Seniors group tours Reed Gold Mine

Seniors group tours Reed Gold Mine
February 28
10:46 2019

By Judie Holcomb-Pack

Despite the steady rain on Saturday, Feb. 23, six ladies from the Salvation Army’s senior center had a fun day learning about the Reed Gold Mine. The Reed Gold Mine is located in Midland, near Charlotte, and is the first documented gold find in America. This was the first of hundreds of mines that sprang up in North Carolina before the California Gold Rush. The historical site presented a program “North Carolina Slavery and the Reed Gold Mine” during February, Black History Month. Larry Neal, historical site manager, gave the presentation before taking the group on a tour of the mine.

Kelly Stallato, Salvation Army senior program director, said there was so much interest in the trip that she had to arrange two tour groups to the mine. This is one of several monthly day trips that Kelly organizes for the senior center members.

During the presentation, Neal noted that John Reed was a Hessian soldier who came to America as a paid soldier to fight for the British in the Revolutionary War. In 1782 he deserted the British Army and made his way to North Carolina because there was a large group of Germans living here. He became a farmer, working on land as a tenant until he could afford to buy land of his own. As the story goes, in 1712 his 12-year-old son Conrad found a large shiny rock that for many years was used as a door stop. In 1802, he took the rock to a jeweler in Fayetteville who determined the rock was actually a large gold nugget. Reed sold the gold nugget for $3.50, a week’s wage for a farmer; the actual value was $3,600 in 1800 dollars!

Reed started a partnership with three neighbors to start mining for gold on the land around his farm. Although Reed didn’t own slaves at that time, his neighbors did and the slaves were used to work in the gold mine. In the beginning, placer pits or holes were dug about five feet down where the gold could be dug out with a shovel. In 1831 the Reed Gold Mine was built, which went about 50 feet below ground. The tunnels in the mine were just five feet high and two to three feet wide, so miners had to work stooped over for up to 12 hours a day. There wasn’t electricity at that time, so the mines were lit with candles and the miners wore helmets that held candles on the top so they could see. The work was backbreaking and hazardous. Slave women and children also worked at the mine, but they worked on the surface, while the men worked under ground. Slave labor was crucial to the success of the mining operation because white people would not do that kind of work. Reed eventually owned 19 slaves that he used to work in the mine, but during crop season in April to harvest time in October, the mine closed so that the slaves could work in the fields, which was more profitable.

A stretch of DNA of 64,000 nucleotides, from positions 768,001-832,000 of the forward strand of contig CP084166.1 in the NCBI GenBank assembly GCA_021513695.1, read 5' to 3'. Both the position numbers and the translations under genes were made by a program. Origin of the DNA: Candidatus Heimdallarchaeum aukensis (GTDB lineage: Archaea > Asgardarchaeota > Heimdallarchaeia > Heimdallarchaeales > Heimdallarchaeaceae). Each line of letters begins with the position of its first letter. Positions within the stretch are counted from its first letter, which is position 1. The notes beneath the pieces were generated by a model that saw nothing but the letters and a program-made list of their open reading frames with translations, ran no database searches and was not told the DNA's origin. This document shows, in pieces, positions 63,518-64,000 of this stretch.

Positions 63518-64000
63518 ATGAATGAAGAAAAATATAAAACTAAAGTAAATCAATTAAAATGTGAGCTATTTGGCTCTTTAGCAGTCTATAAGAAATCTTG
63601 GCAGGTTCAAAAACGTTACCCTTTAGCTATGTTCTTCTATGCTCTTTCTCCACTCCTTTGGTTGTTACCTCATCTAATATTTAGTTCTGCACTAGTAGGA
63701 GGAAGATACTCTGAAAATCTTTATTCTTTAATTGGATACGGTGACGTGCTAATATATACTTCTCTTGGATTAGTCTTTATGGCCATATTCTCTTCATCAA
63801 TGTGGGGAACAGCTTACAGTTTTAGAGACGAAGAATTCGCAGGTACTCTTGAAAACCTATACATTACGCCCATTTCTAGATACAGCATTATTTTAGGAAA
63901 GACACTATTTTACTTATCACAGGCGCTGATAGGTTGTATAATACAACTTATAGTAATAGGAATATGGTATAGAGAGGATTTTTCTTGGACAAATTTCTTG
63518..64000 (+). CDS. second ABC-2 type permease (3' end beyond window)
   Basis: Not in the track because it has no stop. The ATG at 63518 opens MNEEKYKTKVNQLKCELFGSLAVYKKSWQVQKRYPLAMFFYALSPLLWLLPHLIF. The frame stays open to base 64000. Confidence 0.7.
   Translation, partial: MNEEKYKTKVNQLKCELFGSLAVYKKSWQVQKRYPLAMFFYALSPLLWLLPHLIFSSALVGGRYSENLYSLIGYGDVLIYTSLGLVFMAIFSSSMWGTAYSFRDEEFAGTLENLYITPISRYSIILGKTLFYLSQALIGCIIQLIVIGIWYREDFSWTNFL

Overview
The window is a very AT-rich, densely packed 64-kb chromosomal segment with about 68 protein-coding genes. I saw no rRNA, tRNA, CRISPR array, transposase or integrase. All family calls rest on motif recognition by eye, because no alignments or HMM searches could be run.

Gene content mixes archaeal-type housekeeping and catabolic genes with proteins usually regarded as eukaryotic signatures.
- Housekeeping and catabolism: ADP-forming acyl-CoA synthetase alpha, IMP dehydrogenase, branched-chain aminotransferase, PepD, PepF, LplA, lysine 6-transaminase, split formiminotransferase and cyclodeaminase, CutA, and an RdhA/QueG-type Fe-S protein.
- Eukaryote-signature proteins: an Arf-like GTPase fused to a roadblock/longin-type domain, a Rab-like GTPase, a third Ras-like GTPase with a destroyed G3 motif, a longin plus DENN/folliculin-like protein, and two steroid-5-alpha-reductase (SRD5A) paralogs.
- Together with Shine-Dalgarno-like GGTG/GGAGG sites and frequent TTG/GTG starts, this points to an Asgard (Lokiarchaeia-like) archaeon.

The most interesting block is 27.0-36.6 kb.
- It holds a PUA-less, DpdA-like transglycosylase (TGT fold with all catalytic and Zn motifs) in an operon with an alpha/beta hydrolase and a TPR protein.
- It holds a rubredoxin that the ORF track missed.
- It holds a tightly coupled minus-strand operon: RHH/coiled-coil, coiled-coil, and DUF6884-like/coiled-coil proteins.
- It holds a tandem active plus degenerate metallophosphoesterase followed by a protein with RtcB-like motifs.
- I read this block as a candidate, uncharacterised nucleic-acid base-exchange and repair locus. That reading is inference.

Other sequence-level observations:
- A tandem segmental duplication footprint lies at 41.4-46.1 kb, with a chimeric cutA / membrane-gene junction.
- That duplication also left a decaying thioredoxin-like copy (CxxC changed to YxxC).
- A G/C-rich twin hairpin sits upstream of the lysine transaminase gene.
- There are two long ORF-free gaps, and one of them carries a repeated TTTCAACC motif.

John Reed died in 1845 and the mine stayed closed for ten years. The mine was sold and reopened and operated until 1912. It was later sold to Warren Kelly and in 1971 the Kelly family donated it to the State of North Carolina as a historical site.

Although it was a wet and dreary day, the seniors braved the rain and cold to walk through the mine tunnels and learn about this interesting part of black history in North Carolina.

For more information about the Salvation Army senior center, email Kelly Stallato at For information on the Reed Gold Mine, visit

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